The Sport of Attacking Black Women

Historically, the travails of African-American women have always played second fiddle to those of black men, Brittney Cooper observes at Salon, following the uproar surrounding the now-pulled "Harriet Tubman Sex Tape."

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Russell Simmons (Mike Windle/Getty Images)

At Salon, Brittney Cooper urges the media and the black community to end unrelenting attacks on black women, following the uproar surrounding the now-pulled "Harriet Tubman Sex Tape" video on Russell Simmons' YouTube network. "With a scarily consistent frequency," she writes, "black women's political histories and needs are not only minimized but utterly discounted in service of a narrative of black male racial victimhood."

Earlier this month, Russell Simmons was outraged with Don Lemon for having such a limited view of black struggle that the latter would suggest that ceasing use of the N-word, a halt to wearing sagging pants, and a reduction in teen pregnancy and absentee fatherhood are the solutions to what ails black communities. But Simmons has absolutely no moral authority with which to critique Don Lemon, if he himself finds it reasonable to propagate these stereotypical narratives of black women as hypersexed, unrapeable, cunning and devious creatures.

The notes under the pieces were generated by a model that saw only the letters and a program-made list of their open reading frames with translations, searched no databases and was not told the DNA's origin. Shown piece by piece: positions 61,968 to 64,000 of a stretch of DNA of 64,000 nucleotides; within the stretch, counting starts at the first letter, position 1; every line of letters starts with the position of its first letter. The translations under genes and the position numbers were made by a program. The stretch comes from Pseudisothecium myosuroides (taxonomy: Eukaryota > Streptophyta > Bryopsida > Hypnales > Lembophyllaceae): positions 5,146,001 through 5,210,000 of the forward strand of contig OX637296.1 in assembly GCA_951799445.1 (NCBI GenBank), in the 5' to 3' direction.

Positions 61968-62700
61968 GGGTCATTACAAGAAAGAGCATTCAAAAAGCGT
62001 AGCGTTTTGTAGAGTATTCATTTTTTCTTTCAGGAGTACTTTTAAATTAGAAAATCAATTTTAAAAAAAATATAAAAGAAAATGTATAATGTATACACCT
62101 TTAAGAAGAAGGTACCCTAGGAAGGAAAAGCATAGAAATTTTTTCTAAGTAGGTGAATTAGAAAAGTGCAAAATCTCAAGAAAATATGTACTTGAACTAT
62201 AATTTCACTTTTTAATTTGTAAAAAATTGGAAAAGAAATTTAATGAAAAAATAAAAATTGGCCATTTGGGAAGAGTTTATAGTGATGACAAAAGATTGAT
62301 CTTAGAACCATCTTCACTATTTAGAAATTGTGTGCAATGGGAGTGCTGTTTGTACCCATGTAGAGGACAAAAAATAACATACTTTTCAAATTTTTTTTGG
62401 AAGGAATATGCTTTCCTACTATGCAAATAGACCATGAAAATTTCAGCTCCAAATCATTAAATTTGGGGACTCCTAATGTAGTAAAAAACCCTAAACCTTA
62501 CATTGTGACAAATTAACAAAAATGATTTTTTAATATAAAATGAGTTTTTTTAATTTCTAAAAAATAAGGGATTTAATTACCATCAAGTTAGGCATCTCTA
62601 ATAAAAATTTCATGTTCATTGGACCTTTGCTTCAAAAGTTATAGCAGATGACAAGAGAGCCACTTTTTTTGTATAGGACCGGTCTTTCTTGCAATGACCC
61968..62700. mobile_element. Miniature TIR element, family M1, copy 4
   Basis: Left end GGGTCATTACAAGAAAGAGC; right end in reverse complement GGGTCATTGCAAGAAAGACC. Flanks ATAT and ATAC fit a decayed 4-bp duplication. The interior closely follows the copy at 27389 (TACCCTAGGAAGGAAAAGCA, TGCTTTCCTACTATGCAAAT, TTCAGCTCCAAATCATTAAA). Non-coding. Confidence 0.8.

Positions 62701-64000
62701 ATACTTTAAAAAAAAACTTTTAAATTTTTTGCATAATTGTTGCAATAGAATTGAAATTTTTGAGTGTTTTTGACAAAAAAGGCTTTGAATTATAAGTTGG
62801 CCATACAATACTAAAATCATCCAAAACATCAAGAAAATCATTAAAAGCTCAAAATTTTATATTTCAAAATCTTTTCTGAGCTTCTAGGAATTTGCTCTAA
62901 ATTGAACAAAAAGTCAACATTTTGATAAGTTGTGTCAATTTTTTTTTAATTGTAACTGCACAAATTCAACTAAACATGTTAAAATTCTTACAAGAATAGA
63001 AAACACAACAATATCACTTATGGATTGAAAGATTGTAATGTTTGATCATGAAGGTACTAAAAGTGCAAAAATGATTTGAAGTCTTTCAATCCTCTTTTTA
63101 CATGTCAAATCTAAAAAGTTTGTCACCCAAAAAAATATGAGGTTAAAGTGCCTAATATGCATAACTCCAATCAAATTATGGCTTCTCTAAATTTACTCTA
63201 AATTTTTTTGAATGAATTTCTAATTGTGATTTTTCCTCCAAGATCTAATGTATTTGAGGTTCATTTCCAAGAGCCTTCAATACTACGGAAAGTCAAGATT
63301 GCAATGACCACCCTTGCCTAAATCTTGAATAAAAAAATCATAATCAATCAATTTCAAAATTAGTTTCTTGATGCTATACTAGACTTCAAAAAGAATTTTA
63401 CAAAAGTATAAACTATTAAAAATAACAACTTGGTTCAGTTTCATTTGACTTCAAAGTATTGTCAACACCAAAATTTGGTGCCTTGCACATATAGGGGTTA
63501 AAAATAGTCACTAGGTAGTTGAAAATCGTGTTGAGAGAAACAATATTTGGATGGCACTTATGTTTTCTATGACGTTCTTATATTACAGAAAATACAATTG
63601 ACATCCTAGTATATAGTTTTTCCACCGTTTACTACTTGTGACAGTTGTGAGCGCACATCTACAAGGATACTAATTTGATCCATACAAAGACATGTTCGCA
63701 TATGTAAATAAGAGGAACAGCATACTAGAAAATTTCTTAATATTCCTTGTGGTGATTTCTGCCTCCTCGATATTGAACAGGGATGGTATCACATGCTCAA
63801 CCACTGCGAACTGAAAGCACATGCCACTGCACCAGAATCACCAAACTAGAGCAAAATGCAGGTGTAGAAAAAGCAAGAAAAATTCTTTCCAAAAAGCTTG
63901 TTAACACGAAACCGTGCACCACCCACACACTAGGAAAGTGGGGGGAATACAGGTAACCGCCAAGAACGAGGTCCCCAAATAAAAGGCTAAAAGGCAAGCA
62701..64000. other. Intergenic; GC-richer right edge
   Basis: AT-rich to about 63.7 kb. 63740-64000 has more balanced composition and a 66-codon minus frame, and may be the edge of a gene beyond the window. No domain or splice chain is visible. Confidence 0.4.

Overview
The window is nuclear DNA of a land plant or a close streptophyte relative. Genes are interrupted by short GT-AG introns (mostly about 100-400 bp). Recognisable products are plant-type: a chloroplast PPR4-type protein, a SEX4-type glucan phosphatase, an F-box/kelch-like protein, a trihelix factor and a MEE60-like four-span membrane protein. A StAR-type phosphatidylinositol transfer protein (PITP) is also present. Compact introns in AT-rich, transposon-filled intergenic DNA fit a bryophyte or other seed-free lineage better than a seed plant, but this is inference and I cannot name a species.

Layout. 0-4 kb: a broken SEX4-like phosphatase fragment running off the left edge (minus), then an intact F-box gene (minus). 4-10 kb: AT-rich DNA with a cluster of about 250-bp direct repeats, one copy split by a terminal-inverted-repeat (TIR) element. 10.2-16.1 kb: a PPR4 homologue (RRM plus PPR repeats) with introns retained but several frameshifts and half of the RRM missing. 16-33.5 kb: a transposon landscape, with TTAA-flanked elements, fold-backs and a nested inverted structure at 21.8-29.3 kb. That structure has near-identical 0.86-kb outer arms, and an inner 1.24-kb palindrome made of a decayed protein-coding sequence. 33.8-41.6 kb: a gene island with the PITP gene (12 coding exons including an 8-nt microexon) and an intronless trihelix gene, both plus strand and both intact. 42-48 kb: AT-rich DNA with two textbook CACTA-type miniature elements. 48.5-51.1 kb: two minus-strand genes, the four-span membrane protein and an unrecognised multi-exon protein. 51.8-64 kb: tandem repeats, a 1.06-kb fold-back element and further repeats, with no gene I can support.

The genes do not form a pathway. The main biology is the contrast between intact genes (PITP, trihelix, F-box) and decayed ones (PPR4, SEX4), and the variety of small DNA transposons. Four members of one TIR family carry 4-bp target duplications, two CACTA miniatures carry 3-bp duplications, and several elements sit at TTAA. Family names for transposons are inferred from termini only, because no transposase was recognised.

Yet just two weeks later, he put his imprimatur on this unfortunate Harriet Tubman venture. His disrespect for the broad histories of violence that black women endured during slavery illustrate the profound limits of any form of black politics that have not grappled with the enduring problem of black male sexism. While black nationalist politics (and by nationalist, I mean race-conscious, not "we want our own nation") has long taken issue with the myth of the black male rapist, it has been far less vocal on the various forms of violence done to black women. The myth of the black male rapist was propagated to justify lynching. The murders of young black men like Trayvon Martin and Jordan Davis, and the improper presumption of their criminality by their attackers, recalls and perpetuates this long history and understandably animates black politics.

Read Brittney Cooper's entire piece at Salon.

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